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Berkshire Hathaway: Thoughts on the Conglomerate's Gold Buy

·4 mins read

Warren Buffett (Trades, Portfolio)'s Berkshire Hathaway (NYSE:BRK.A) (NYSE:BRK.B) filed its 13F report for the second quarter at the end of last week. The report revealed that the Oracle of Omaha made some significant changes to his equity portfolio during the period.

Investors should note that this filing only provides a snapshot of the portfolio at one point in time. It details the equity positions in the portfolio as of the end of June 2020. It does not include any cash or credit holdings, or any changes made after the quarter ended. We will have to wait for the third quarter 13F for third-quarter updates, which will likely be published around the middle of November.

Berkshire's portfolio changes

One of the changes that has attracted the most attention is the addition of Barrick Gold Corp. (NYSE:GOLD) to Berkshire's large investment portfolio. This position has attracted so much attention because Buffett has said many times in the past that he would never buy gold.

I think it is likely he still holds this view. I have spent a long time studying Buffett and Berkshire, and judging by the size of the position and its place in the portfolio, I think it may have been initiated by Berkshire's other portfolio managers, Todd Combs and Ted Weschler, who have been managing some of the conglomerate's funds alongside the Oracle of Omaha since 2010.

Buffett tends to look after the group's most substantial holdings. He's never presented any specific guidance as to which of the positions he manages directly (and it is unlikely he ever will), but I think it reasonable to assume that any position worth more than $1 billion is under Buffett's supervision. I think positions smaller than that have a higher chance of being managed by Combs and Weschler. Berkshire's Barrick position was worth $560 million at the end of the second quarter, giving it a 0.28% portfolio weight.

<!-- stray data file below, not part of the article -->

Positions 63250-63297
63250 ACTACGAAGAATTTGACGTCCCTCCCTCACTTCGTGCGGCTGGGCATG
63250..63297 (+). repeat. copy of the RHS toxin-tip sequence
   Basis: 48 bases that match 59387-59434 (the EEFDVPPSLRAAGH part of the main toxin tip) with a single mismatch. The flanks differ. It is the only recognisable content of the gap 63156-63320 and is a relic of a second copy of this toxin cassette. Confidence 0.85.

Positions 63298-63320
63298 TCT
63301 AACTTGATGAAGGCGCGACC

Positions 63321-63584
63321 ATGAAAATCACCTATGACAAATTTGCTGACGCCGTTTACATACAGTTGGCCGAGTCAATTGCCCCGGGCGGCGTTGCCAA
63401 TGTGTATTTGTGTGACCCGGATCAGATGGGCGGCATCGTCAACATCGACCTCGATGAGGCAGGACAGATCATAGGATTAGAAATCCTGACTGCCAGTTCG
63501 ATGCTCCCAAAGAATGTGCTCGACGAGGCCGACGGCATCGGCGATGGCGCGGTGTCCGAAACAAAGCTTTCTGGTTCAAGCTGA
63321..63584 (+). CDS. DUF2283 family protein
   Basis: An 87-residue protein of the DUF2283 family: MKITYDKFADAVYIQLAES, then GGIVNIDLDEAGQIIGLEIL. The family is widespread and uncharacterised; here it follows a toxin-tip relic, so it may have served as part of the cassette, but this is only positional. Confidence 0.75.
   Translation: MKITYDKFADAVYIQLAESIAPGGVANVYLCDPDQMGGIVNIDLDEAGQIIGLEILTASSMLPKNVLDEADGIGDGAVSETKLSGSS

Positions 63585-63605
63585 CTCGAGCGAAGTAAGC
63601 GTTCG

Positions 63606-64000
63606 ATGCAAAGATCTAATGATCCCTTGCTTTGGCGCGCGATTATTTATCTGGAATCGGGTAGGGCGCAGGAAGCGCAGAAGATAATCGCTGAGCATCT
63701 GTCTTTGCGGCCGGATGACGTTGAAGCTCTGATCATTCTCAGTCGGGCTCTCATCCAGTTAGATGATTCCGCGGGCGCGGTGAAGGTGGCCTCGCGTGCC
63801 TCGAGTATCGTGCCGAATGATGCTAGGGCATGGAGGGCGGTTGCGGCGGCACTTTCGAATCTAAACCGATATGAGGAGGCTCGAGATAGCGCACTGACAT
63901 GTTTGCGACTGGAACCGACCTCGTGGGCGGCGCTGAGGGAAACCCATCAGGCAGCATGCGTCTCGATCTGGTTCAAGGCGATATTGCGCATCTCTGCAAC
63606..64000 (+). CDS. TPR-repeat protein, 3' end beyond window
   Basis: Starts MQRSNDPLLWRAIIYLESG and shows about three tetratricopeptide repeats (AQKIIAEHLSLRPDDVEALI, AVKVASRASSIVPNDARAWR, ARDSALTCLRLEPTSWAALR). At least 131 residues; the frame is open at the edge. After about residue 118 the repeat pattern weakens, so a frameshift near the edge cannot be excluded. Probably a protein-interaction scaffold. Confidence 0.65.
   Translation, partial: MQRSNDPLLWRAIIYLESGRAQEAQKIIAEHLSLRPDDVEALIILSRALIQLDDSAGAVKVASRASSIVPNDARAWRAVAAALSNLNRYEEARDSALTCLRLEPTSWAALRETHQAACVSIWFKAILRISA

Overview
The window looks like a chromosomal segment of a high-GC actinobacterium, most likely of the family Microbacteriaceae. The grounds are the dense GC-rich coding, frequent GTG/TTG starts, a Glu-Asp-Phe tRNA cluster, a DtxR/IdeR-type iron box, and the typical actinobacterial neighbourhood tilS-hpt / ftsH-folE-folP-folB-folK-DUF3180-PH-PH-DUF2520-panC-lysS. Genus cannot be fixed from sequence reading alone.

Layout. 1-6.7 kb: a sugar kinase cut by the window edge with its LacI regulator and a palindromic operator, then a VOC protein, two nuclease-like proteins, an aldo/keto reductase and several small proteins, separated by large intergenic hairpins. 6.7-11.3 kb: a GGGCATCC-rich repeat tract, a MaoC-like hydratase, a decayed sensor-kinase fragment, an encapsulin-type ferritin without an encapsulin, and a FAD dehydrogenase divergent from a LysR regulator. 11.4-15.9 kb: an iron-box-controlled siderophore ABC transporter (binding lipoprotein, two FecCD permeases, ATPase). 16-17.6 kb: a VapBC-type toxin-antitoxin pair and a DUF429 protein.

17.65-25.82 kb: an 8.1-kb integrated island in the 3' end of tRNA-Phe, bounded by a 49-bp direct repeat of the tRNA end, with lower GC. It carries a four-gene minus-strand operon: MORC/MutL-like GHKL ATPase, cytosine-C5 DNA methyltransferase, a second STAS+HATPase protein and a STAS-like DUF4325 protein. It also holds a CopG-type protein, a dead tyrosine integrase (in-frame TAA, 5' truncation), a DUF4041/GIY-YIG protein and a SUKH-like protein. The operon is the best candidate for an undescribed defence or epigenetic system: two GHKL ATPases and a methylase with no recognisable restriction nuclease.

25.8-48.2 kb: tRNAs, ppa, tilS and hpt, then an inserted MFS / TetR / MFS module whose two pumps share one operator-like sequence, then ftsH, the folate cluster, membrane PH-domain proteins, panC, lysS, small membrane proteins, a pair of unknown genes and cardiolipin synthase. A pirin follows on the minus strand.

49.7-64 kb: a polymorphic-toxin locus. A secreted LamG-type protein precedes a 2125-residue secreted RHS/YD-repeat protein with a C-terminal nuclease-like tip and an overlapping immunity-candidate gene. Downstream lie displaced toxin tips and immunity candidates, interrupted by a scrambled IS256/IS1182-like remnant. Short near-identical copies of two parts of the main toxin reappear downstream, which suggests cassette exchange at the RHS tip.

Another thing to consider about this holding is we don't know why it was acquired. It could be a bet on the gold price. It could also be a hedging position to another holding or part of a more complex strategy. Positions in 13Fs should never be taken at face value.

Other notable portfolio changes that occurred in the quarter (excluding the airlines) with positions worth more than $1 billion were:

  • Wells Fargo (NYSE:WFC) was reduced by 27%. The position is now out of the top five portfolio holdings, making up just 3% of Berkshire's portfolio.

  • U.S. Bancorp (NYSE:USB) was reduced modestly by less than 1%.

  • Bank of New York Mellon Corp. (NYSE:BK) was reduced by nearly 10% in the second quarter.

  • Charter Communications (NASDAQ:CHTR) was reduced by 4%. It now has a 1.3% portfolio weight. The position is worth nearly $2.7 billion.

  • JPMorgan Chase & Co. (NYSE:JPM) was reduced by 61% to $2.1 billion.

  • Visa (V) was reduced by 5%.

  • Liberty SiriusXM Series C (LSXMK) was increased by 40% to a $1.5 billion position.

  • Mastercard Inc (NYSE:MA) was reduced by 7.5%. It is now a $1.35 billion position with a 0.7% portfolio weight.

These deals show a clear theme. Buffett was selling financials in the second quarter. We will have to wait to find out if he continued this selling in the third quarter.

It's worth keeping in mind what Buffett has said about selling positions before. There are only two reasons to sell: if something better has come along, or if the situation changes.

Disclosure: The author owns shares in Berkshire Hathaway and Wells Fargo.

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This article first appeared on GuruFocus.